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Epi Geek
Staff member
Volunteer Staff
10+ Year Member
Aug 8, 2009
Beyond the Wall
My mom is a special ed teacher. Don't quote me, but I think how it goes is that bare minimum you need is a reg. teaching degree and state license. Most places require the degree to be in special education, quite a few require a master's degree in special ed beyond that. I think in places with teacher shortages and stuff you wind up with situations where they only require the bare minimum.

My mom teaches students with severe emotional behavioral problems. It's definitely a challenging field and takes a special kind of person to do it. Even dedicated people tend to burn out after 2 years. I know when she's mentored teachers doing their practicum portion she's had some that she thought shouldn't graduate, even expressed concern that they weren't the right fit for those types of positions but they graduated anyway. Schools seemed concerned with graduating people more than anything.

I've spent a lot of time in her class volunteering and in the special ed room next door with the students dealing with autism and things like that. Most of the teachers and paras (aides) were incredibly kind and patient people who truly loved working with these kids. There was this one woman working as a para though that was a real problem. My mom had commented a few times that whenever she left the room, she'd come back and this woman would be getting after someone who'd been fine just a few minutes before. She thought it might be more an issue with the aide than the student. So I was out there one day while home from college and the students were behaving very well. My mom stepped out of the room to answer a phone call and almost right after she stepped out, this para starts in on this kid, pretty much just harassing him and trying to get a rise out of him when he'd be quietly working on his worksheet. I'm pretty even keeled but I was about ready to lose my cool just watching her, so of course the kid starts getting upset. It was clear the woman enjoyed the power trip. I asked her some questions and tried to distract her so the poor kid could finish his worksheet. My mom came back and I had a little chat with her about what I saw. Fortunately the woman didn't last too long after that, but I think you wind up with a lot of people who enjoy the power trip and having a group that they can boss around more than the teaching aspect. It's really sad, because even the really challenging kids are rewarding to work with.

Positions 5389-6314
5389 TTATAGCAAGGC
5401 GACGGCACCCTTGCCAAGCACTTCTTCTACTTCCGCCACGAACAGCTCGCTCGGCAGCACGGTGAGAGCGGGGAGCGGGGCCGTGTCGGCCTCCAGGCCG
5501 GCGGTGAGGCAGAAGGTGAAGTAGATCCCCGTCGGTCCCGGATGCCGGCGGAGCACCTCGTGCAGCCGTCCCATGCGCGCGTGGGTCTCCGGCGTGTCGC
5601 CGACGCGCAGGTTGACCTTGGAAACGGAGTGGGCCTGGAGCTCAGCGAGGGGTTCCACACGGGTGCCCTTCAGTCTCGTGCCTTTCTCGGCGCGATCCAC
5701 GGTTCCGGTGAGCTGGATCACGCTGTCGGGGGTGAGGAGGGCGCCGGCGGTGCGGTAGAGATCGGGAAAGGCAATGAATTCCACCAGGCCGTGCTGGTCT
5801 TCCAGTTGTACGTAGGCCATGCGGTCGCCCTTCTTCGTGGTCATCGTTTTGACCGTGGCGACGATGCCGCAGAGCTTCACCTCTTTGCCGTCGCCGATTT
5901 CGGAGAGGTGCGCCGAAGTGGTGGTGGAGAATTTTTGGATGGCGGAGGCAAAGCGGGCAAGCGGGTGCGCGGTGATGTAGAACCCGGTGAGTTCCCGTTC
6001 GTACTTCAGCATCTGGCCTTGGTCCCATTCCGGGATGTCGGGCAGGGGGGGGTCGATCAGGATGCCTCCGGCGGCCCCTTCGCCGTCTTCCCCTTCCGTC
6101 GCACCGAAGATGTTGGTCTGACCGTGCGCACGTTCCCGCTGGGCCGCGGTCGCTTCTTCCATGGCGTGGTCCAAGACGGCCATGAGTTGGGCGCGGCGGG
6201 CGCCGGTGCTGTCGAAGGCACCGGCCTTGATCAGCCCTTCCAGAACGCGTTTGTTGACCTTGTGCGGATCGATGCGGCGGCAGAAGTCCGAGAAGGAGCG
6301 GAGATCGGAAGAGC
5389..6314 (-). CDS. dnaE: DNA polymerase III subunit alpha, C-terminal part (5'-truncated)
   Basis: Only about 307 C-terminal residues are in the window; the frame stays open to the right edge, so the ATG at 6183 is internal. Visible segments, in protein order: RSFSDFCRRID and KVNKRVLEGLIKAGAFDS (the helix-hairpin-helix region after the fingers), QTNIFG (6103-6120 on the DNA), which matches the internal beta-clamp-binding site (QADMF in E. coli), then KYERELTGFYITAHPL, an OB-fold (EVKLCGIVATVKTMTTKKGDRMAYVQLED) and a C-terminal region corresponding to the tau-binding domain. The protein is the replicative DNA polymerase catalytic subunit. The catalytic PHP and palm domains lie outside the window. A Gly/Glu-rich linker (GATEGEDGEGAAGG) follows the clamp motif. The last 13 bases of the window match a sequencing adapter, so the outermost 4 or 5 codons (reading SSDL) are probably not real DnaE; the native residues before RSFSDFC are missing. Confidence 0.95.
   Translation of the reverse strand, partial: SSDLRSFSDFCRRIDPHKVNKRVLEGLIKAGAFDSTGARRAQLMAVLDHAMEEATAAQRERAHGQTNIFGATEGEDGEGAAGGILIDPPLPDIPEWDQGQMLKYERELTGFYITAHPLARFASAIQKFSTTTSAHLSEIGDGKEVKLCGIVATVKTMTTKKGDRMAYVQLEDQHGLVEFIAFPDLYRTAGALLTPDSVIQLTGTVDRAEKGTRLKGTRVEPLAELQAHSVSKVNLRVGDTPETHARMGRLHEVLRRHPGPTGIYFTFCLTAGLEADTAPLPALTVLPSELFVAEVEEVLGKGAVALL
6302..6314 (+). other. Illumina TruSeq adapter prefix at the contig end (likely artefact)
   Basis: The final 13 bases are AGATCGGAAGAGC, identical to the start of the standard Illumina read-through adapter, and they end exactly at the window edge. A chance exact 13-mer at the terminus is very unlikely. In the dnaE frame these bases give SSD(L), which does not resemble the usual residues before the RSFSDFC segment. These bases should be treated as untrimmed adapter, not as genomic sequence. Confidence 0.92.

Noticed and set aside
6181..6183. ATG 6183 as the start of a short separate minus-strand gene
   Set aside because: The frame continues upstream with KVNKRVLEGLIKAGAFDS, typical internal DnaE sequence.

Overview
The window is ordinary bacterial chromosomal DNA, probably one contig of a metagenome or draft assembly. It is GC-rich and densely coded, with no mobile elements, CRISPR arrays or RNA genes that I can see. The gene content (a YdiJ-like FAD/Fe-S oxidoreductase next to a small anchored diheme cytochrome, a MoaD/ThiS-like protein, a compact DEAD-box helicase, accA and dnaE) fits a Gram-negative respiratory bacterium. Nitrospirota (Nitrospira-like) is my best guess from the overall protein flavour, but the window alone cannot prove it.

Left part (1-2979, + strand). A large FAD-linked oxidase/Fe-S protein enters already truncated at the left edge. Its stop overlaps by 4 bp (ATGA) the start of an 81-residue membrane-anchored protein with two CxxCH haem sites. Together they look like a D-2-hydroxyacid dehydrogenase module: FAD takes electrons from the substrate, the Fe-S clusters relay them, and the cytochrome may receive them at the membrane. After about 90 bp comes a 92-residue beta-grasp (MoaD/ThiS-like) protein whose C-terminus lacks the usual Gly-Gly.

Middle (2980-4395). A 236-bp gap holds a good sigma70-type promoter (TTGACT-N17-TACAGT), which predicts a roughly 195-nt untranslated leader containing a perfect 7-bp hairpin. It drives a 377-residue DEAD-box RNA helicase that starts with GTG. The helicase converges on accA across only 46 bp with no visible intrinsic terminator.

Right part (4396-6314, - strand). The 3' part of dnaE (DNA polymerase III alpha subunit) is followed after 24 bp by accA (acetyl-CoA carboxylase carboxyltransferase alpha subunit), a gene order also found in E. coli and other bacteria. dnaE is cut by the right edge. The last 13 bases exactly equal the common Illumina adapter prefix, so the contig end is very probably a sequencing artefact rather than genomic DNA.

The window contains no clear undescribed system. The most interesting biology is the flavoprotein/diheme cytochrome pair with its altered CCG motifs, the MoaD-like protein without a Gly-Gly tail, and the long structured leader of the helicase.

I know for awhile they had trouble trying to staff people in that classroom too, my mom finally said she'd rather work short staffed with a good team than have an extra body with someone who was terrible with the kids.


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5+ Year Member
Apr 28, 2012
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  1. Attending Physician
During my child rotations, most of the teachers we worked with were very dedicated. Just understaffed, overworked, and underpaid.
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